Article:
Tag Archive | mk 75 gun

Celebrating 40 years of OTO in the U.S.

Here we see the aftermath of a recent U.S. Coast Guard Cutter Escanaba shootex with her Mk75 gun making a mess of things.

The gun uses a saltwater cooling system and a freshwater cleaning run after firing concludes

Essentially the OTO Melara Compact, this rapid-fire 76mm multi-purpose gun (word on the street when talking to a former GMGC who worked on them on FFG7s that they could even do NGFS if you tweaked the Mk92 FCS right) came about in 1963. In August 1978, almost as an afterthought, the U.S. Navy started picking them up for use as the main gun on the Oliver Hazard Perry-class FFGs, a line of tin cans meant to rely principally on their LAMPS helicopter system and Mk 13 one-armed bandit missile launcher.

100713-N-7643B-046 SOUTH CHINA SEA (July 13, 2010) A 76 mm gun is fired from the U.S. Coast Guard cutter Mellon (WHEC 717) while cruising in formation with U.S. and Republic of Singapore Navy ships during a surface gunnery exercise as part of Cooperation Afloat Readiness and Training (CARAT) Singapore 2010. CARAT is a series of bilateral exercises held annually in Southeast Asia to strengthen relationships and enhance force readiness. (U.S. Navy photo by Mass Communication Specialist 2nd Class David A. Brandenburg/Released)

Eventually, the Navy used them on 51 Perrys, 6 Pegasus PHMs (fun boats), and 25 1980s produced/refitted Coast Guard Cutters as well as a number of domestically-produced FMS ships for allies (Israel’s Sa’ar corvettes, Egypt’s Ambassador MK III class FACs et. al). With the last Perry retired from US service– USS Simpson (FFG-56)– was decommissioned on 29 September 2015, and the PHMs long since retired, the only user of the MK75 in U.S service is the shrinking Hamilton-class 378-foot high endurance cutters [USCGC Sherman (WHEC-720) decommissioned in March and transferred to the Sri Lanka Navy last month, leaving just Mellon (WHEC-717) and Midgett (WHEC-726) in U.S. service] and the 13 270-foot Bear-class medium endurance cutters, of which Escanaba is an example.

A recent Mk75 change out on USCGC Thetis (WMEC-910)

On the world scene, the OTO Compact was replaced in production by the Super Rapid after 1985 and, since 2004, as the Leonardo Strales in a stealth cupola as mounted on new ships such as the Norwegian frigate HNoMS Fridtjof Nansen.

The 76/62 Super Rapid as it looks today in more up-to-date mountings. This gun fires at 120rpm rather than the Mk75/Compact’s more sedate 80.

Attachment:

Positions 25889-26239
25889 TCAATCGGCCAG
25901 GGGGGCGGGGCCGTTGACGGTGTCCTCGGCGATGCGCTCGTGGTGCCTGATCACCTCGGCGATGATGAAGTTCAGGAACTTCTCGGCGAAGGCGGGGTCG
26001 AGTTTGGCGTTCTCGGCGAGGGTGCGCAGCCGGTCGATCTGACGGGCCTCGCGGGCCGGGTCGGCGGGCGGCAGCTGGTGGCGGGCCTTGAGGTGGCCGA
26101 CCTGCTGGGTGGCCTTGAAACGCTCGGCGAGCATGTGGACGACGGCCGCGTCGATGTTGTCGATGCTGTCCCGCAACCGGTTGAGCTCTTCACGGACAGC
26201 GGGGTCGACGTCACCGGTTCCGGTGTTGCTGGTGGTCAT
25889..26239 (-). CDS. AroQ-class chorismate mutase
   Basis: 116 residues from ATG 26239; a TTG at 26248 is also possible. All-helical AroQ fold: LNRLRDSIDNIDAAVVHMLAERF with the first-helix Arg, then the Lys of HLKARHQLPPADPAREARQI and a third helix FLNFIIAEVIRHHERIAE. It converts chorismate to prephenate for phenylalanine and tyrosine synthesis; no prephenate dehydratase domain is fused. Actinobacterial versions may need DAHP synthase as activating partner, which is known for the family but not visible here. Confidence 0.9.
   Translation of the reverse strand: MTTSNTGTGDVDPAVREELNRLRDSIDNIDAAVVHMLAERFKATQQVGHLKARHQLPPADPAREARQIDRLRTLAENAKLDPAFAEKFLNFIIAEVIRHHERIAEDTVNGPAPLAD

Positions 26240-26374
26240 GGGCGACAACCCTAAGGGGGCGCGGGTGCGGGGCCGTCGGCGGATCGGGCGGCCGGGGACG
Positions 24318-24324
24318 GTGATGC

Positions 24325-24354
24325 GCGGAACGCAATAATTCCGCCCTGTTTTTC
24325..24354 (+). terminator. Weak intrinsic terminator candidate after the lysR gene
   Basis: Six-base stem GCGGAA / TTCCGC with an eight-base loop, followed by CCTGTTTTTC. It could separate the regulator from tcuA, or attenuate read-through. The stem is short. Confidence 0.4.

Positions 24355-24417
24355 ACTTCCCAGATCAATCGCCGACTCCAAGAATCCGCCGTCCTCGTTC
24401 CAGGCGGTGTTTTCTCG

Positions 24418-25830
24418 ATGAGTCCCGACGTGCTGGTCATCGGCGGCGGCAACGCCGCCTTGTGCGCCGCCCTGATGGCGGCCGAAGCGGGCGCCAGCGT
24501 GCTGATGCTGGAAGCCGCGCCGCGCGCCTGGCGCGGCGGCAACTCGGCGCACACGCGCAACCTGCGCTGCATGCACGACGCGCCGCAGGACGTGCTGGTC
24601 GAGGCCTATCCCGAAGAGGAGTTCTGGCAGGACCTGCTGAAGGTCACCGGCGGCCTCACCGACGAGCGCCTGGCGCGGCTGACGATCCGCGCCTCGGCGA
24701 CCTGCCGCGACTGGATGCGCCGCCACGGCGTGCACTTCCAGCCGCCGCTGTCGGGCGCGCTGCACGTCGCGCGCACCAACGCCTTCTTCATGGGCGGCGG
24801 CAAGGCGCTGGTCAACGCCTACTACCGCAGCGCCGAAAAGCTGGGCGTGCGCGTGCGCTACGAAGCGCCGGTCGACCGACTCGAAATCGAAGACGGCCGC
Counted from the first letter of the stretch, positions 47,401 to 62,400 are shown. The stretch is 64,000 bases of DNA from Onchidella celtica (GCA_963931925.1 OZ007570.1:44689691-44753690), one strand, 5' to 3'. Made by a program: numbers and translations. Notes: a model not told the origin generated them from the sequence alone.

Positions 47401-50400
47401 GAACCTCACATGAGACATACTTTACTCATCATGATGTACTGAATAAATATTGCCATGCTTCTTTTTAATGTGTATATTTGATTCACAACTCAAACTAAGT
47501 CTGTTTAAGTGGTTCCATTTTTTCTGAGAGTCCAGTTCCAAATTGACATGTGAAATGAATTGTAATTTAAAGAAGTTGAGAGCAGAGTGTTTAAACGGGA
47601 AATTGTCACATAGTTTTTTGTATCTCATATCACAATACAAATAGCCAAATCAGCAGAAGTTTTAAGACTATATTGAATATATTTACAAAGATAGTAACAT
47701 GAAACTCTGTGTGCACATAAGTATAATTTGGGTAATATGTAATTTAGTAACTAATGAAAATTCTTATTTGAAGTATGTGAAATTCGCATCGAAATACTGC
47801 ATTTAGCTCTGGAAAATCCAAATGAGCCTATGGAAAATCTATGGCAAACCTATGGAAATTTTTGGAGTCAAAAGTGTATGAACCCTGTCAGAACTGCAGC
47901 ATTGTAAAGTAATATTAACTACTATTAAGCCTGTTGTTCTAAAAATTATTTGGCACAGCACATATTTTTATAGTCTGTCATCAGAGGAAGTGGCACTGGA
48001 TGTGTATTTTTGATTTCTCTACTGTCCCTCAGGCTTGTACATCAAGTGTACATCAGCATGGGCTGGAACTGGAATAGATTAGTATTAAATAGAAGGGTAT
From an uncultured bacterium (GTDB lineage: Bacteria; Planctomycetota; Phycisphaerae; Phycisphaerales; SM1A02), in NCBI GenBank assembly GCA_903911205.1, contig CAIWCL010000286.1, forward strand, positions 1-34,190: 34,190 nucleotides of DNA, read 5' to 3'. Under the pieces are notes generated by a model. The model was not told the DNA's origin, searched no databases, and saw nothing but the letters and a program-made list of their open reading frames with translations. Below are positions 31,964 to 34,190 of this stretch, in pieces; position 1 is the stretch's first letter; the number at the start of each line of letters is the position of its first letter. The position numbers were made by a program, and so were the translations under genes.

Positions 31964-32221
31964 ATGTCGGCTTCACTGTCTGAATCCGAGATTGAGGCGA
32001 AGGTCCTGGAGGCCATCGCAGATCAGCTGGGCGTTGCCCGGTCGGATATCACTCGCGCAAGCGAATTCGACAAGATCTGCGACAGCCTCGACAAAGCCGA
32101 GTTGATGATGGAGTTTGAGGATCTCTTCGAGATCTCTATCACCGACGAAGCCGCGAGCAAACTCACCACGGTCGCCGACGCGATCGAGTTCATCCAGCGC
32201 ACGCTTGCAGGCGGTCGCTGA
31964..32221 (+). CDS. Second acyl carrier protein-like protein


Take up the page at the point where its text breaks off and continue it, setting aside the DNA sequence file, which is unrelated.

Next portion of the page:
As noted by the Navy: The U.S. Navy is no longer acquiring Mark 75 guns but has logistics support contracts with BAE systems and OTO Melara. As the new Offshore Patrol (Heritage-class) cutters are equipped with the same 220 rpm Bofors 57 mm gun as mounted on the USN’s Littoral combat ships and the USCG’s Legend class cutters, the MK75 is likely to be retired in US service sometime in the 2030s when the final 270s are put to pasture after 50 years of service.

I yam what I yam

Here we see the Mk 75 Oto Melera Super Rapid Mount on the Boston-based USCGC Spencer (WMEC-905).  These Italian-designed 76mm/62cal guns were made under license in the U.S. starting in 1978 by FMC Naval Systems Division and went on to arm the 51 Perry-class frigates and half-dozen Pegasus-class PHMs of the Navy as well as the 25 Medium (270′) and High (378′, replacing 5″ Mk38 guns) Endurance cutters of the Coast Guard.

76mm popeye gun on USCGC SPENCER (WMEC-905

Spencer ran her mount with Popeye in the 1990s…

As you will note, the mount carries a great Popeye logo, complete with 76mm shells and dope leaf tattoos.

You should well remember that ‘Pop was a Coastie from way back in the rumrunner days…

popeye coast guard station

However, in recent years, Spencer has scrubbed the Spinach-eating icon from their forward mount, and it is more ship-shape today.

US Coast Guard Cutter Spencer

BTW, what is up with those wonky hull numbers? Deck Division! Come on…

Now, the Coast Guard is the lantern holder for the Mk 75 platform, with the USN formally ditching the Perrys and PHMs long ago.

Currently the USCG has less than 20~ platforms still carrying the now-legacy Carter-era guns, which are kept running by BAE Systems. Those will eventually be retired as the new Offshore Patrol Cutter program comes online in the next decade. Likely replaced by the current standard Mk 110 57mm Bofors popgun.

However, you can be sure there will be GMG shenanigans with these 76mm’s until that day.

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